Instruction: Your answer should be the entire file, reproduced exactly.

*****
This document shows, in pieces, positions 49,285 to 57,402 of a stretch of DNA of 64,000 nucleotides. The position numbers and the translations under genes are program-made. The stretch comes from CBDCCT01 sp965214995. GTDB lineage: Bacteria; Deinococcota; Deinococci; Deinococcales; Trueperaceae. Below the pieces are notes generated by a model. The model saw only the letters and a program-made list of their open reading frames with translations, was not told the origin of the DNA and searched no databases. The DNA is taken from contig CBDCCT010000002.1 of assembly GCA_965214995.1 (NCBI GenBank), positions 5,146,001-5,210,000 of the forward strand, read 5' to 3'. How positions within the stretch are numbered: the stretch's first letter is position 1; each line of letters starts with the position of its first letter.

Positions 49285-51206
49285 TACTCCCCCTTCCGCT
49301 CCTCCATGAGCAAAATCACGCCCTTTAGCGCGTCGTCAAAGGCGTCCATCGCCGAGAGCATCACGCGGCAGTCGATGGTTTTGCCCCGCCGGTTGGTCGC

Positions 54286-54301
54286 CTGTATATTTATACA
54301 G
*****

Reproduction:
This document shows, in pieces, positions 49,285 to 57,402 of a stretch of DNA of 64,000 nucleotides. The position numbers and the translations under genes are program-made. The stretch comes from CBDCCT01 sp965214995. GTDB lineage: Bacteria; Deinococcota; Deinococci; Deinococcales; Trueperaceae. Below the pieces are notes generated by a model. The model saw only the letters and a program-made list of their open reading frames with translations, was not told the origin of the DNA and searched no databases. The DNA is taken from contig CBDCCT010000002.1 of assembly GCA_965214995.1 (NCBI GenBank), positions 5,146,001-5,210,000 of the forward strand, read 5' to 3'. How positions within the stretch are numbered: the stretch's first letter is position 1; each line of letters starts with the position of its first letter.

Positions 49285-51206
49285 TACTCCCCCTTCCGCT
49301 CCTCCATGAGCAAAATCACGCCCTTTAGCGCGTCGTCAAAGGCGTCCATCGCCGAGAGCATCACGCGGCAGTCGATGGTTTTGCCCCGCCGGTTGGTCGC

Positions 54286-54301
54286 CTGTATATTTATACA
54301 G